Interestingly, his first film “The Heart of the World: the Elder Brother’s Warning” ended dramatically with the Kogi escorting the film crew back down the mountain and saying that it was their last and final word on the matter.

Alan must have later realized the potential reward$ of the sequel and gone “Do(ug)h! Better undo that one!

Because I live in the UK now where the libel laws do not protect freedom of speech the way they do in the USA , I have not named Alan or his films on my FB page. But if you are based in the US then you are free to out him publicly making use of any of the materials I share on my FB page as you will be legally protected. I also have other sources and more details depending on how deep you wanna go into this.

When I was originally moved to tears by Alan’s extremely well-made docu-fiction I prayed that I could someday do something to help the Kogi....

Ironically, it seems that my prayer has been granted – maybe I can help get this leech away from them.

Your help in this urgent would be gratefully appreciated....

Offline educatedindian

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Re: Alan Ereira's Film "Heart of the World: Elder Brother's Warning"
« Reply #1 on: September 26, 2010, 02:05:19 pm »
One thing that came out of that film was the establishing of Tairona Heritage Trust. Even on that trust's site, there's some strong criticism of the film (bolded).

There are clips of the film on youtube, and from what I saw the criticisms are on target. It seems to me anyone wishing to help the Kogi would be far better, you know, helping them rather than helping Ereira make another inaccurate film.

The best ways to do that would be to contribute to their trust directly which helps buy up their traditional land that's been taken away. The other way would be to try to end the war down there that the US is making worse. American tax dollars fund Plan Colombia, which goes to the war there.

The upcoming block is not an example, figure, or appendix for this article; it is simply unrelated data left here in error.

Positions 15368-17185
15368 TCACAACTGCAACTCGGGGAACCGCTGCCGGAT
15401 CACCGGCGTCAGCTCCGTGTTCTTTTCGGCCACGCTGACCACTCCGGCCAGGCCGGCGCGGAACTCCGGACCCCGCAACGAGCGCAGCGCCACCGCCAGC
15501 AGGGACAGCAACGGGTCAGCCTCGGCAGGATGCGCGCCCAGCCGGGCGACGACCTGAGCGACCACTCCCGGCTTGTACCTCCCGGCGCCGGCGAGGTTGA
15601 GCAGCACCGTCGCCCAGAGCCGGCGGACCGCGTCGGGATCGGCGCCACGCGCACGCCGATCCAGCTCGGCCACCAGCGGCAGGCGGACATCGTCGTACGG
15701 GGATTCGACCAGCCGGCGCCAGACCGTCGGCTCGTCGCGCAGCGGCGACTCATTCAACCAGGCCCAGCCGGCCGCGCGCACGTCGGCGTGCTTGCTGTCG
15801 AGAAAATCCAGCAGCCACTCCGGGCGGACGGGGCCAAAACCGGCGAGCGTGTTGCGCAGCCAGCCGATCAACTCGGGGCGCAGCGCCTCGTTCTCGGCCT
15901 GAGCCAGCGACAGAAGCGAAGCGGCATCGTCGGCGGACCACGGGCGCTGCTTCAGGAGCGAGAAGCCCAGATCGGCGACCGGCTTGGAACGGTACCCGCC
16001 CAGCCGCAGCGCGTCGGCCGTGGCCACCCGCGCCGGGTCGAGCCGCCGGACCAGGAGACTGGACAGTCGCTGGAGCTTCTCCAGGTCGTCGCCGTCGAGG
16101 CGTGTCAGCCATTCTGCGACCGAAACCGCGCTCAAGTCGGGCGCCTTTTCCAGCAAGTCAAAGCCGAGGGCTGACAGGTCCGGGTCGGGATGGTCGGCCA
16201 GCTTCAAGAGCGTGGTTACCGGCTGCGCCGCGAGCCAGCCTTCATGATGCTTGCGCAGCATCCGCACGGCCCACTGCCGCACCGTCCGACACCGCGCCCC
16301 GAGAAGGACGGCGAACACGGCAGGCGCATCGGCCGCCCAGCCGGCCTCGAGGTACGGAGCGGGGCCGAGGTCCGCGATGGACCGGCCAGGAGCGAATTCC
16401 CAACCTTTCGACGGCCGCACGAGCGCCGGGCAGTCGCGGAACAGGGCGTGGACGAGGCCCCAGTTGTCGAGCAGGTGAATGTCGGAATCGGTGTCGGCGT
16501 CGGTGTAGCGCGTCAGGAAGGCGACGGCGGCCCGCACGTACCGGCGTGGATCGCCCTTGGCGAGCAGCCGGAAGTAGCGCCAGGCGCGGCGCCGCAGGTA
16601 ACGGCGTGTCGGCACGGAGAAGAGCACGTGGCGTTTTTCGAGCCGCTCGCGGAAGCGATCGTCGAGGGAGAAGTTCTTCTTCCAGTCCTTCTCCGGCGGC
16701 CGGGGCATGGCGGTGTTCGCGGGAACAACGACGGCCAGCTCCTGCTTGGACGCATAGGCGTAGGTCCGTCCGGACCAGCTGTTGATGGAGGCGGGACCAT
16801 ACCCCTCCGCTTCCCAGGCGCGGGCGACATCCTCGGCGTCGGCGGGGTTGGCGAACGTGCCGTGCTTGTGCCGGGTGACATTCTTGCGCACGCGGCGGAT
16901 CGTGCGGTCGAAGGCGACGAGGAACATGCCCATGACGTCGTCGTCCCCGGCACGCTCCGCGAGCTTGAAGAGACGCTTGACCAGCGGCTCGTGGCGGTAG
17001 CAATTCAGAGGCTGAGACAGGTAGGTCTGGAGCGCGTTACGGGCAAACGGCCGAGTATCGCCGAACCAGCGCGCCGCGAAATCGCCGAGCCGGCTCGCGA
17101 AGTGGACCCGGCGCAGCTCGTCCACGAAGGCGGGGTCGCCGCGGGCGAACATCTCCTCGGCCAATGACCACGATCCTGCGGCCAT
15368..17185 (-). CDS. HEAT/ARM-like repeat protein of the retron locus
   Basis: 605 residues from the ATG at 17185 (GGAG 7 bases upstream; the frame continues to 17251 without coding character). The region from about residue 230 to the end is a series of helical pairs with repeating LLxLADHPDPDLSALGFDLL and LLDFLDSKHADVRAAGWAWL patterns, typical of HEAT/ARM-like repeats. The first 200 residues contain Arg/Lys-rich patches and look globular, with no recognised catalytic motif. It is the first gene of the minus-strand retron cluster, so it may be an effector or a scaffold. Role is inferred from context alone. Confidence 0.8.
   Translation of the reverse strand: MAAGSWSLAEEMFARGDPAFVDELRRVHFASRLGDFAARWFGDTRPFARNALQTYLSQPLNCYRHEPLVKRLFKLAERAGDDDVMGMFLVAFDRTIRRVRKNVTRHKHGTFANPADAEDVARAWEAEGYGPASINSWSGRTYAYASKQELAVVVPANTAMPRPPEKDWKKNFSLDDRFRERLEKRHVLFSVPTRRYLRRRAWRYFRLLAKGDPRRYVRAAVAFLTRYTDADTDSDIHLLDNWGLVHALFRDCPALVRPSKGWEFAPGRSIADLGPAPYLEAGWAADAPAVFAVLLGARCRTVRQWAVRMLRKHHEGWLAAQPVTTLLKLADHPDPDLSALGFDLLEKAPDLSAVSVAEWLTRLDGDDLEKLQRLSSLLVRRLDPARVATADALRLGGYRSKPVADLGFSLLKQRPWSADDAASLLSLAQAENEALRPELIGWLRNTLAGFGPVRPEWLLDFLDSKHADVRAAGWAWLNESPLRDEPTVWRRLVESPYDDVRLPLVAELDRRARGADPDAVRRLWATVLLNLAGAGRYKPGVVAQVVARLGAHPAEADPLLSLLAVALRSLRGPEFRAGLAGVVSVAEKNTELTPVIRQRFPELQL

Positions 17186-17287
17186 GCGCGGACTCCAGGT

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http://tairona.myzen.co.uk/index.php/about/the_film_from_the_heart_of_the_world_the_elder_brothers_warning/

It is undoubtedly Ereira’s documentary which has enabled the Trust to engender the interest and support it has. Initially shown in 1990, it was subsequently presented at the Rio Summit in June 1992, has been given prime time in the USA on a number of occasions and been presented on other national TV networks in Europe and elsewhere. At 90 minutes long, an unusual length for any documentary, it was prepared with a lot of input and editorial control from the Mamas. There is a specially commissioned orchestral score on the soundtrack and it makes use of filmic techniques (elaborate fade-ins and superimpositions etc) that are not normally associated with such documentaries. Actors, including Donald Pleasance and Jack Shepperd, are used to give voice to Kogi speech and narration is by Alan Ereira. There are interviews with experts such as Martin von Hildebrand (then Director of Indian Affairs), Alvaro Soto (Director of Excavations for ‘The Lost City’), and Frankie Rey, the tomb-robber who first found the ‘Lost City’.